Paz referred me to a site the other day about which I would like to make some comments. The site is Dial-the-Truth Ministries. When I first saw the URL - AV1611.org, and read the top of the homepage, I knew that I would have problems with the site. You see, this site does not stand on the sole authority of the Bible. No, it stands "on the sole authority of the King James Bible (AV 1611)." In short, this "King James Only" view is contrary to both history and logic. For more info, see this article and this site. Despite this erroneous view, I was (and still am) willing to consider their writings on other topics when the arguments stand alone.
What interested me most about the site was their wholesale and rigorous attack on Contemporary Christian Music (CCM). In their article Bible Guidelines for Christian Music, they claim that at least 95% of CCM does not "pass [Biblical] guidelines." While they spend a lot of time attacking the content of CCM based upon their apparant belief that all music should be explicitly Christian worship music, I was more interested in their attack on the musical form of CCM or, as they put it, "rock music." They define "rock music" as music in which "the rhythm or the beat literally takes over the music" or "music in which the bass drum carries the melody." Since scripture speaks of making "melody" when it talks about music, they argue that melody should dominate. And since CCM often emphasizes the rhythm over the melody, it is therefore "noise" not music. Next, they point out that even though the drum was a common instrument in Biblical times (a fact they never really prove but I'm willing to accept), the drum is never mentioned in the Bible. So, they conclude, "one simple guideline for Christian music is NO DRUMS!"
Of course, I fundamentally disagree with their complete rejection of rock music. I certainly think that this style can be misused, but when performed skillfully it can reflect God's beauty in form and therefore be glorifying to God. And just because drums are not mentioned in the Bible doesn't mean they shouldn't be used. Last time I checked, tamborines don't contribute much to the melody, but instead are primarily rhythmic instruments just like drums. I think the key error in their thinking on musical form is their contention that God "refers to music as - MELODY." While the word "melody" does appear in the KJV, I looked up the original Hebrew and Greek words and they don't really mean the primary line of notes. The word translated melody in Eph 5:19 for example, actually means "to pluck off, to pull out" or "to cause to vibrate by touching" clearly referring to stringed instruments. If this word was meant to specifically require a particular music style, wouldn't that mean we should only use stringed instruments? Too bad all you flute, clarinet, and trumpet players! Obviously, by using the Greek word "psallo" when advocating the use of music in worship, the Apostle Paul did not mean to prescribe a particular style or particular instruments in that music. Rather, he was using what was probably the common word for "music" at the time. Is a fugue less "Christian" because it emphasizes the harmony of two or more melodic lines interwoven together? Certainly not. Musical style is important, but it's hard to make a case for the inherent godliness of one over the other.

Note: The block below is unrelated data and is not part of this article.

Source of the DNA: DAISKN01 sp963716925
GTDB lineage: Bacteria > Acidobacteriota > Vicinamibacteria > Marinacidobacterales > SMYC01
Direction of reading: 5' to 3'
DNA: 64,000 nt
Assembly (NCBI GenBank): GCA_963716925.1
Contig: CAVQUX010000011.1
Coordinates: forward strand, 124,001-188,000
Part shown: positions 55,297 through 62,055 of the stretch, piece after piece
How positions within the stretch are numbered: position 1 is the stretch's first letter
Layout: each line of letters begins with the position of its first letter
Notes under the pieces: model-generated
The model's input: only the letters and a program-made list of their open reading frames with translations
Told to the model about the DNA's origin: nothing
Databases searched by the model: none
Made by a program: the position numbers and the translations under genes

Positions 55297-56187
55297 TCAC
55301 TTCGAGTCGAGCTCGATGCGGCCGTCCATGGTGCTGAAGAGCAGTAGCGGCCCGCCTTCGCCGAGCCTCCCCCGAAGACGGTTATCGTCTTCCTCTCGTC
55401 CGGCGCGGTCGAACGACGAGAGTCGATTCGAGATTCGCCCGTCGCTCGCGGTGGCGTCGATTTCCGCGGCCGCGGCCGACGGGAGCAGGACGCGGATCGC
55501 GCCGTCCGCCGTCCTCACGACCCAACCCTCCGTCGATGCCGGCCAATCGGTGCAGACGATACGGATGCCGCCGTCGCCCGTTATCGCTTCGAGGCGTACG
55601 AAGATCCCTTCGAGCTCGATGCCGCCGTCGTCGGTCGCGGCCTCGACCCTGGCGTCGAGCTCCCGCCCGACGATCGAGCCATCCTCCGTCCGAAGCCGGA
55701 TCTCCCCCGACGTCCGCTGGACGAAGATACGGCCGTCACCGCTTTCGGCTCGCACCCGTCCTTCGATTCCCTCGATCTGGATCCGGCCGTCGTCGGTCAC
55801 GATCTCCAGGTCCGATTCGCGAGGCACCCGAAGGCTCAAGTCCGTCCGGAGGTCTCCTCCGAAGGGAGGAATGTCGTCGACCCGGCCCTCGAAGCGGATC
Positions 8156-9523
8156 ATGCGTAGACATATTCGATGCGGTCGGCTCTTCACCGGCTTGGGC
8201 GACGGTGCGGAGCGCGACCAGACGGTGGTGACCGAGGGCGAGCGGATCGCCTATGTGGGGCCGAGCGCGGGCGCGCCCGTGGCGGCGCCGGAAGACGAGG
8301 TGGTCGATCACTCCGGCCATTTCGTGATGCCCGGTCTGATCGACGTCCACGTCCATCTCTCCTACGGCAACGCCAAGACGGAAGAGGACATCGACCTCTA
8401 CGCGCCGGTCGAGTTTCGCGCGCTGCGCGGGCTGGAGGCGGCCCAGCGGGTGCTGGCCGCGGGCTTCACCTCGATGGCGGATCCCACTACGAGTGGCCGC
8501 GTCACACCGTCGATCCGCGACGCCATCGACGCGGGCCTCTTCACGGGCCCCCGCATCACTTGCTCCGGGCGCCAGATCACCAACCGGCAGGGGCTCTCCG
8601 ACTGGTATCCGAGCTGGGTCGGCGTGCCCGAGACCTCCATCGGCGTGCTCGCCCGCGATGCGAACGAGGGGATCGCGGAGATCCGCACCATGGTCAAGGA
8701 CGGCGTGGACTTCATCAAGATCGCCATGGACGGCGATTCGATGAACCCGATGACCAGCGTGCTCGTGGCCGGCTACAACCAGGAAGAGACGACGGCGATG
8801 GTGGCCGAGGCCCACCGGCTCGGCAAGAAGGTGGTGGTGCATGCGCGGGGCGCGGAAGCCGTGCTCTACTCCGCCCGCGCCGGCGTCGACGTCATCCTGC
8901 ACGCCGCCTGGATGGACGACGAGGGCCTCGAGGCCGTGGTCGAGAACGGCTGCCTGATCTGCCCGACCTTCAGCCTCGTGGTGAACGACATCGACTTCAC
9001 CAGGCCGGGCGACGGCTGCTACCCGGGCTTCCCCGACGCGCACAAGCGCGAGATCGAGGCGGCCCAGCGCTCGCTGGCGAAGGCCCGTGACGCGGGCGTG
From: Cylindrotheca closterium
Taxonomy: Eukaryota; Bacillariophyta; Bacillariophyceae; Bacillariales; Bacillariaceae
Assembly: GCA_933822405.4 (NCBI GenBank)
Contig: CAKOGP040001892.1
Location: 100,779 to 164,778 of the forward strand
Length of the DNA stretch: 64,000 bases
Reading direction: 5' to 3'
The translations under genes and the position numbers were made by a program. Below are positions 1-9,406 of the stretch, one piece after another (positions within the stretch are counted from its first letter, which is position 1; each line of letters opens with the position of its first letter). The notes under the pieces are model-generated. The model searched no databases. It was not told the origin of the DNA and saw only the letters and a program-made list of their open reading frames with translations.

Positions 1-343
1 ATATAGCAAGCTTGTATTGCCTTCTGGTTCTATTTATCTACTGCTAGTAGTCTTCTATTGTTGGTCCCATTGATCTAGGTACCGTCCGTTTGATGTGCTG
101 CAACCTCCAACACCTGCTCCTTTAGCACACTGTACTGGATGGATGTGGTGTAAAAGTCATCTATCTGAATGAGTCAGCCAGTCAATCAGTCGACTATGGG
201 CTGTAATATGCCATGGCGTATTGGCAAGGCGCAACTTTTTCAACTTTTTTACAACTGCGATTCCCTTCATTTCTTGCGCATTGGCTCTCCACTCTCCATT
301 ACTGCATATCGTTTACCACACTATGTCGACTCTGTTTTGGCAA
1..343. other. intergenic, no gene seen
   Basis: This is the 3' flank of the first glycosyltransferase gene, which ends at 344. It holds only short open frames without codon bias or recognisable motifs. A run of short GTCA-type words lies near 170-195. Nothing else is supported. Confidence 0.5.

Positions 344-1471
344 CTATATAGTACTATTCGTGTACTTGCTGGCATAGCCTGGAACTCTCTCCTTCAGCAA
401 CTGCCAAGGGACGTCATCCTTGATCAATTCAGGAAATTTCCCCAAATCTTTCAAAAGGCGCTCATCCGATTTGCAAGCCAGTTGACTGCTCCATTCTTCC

In the past, I have leaned towards the view that rock music (especially harder forms of rock such as heavy metal) is inherently flawed, and am still not convinced that it cannot damage the brain. However, I do not see a biblical reason to reject it entirely and I recognize a bias in my thinking caused by my general distaste for it.
I do enjoy much of CCM, on the other hand, and believe that whether it is explicitly worshipping God or just communicating truth, music can glorify God. I do not listen to a lot of music done by non-Christians, however I do not discount their ability to reflect God's truth and His beauty even while personally rejecting Him. I acknowledge that if skillfully done, a non-Christian musician could theoretically produce music that is more glorifying to God in it's form than the mediocre music of a Christian who uses all the right words.
There seems to me to be two sides to the issue. On the one hand, you have the work of the musician and whether it glorifies God. On the other hand, you have the heart of the listener and whether it glorifies God. Both are important, but I'm more concerned with the latter right now. I want to be a consumer of good art, but even if I listen to mediocre stuff I can glorify God with my heart. Certainly, both should be emphasized.
Anyway, I found the Dial-the-Truth Ministries site to be full of straw-man arguments, hasty generalizations, context-ignoring (there has to be a better way to say that), and many other logical fallacies. Furthermore, the constant use of capitalizations, exclaimation points, and large colorful fonts hurt my eyes. It did get me thinking about music, however, and I don't expect this posting to be my last on this topic.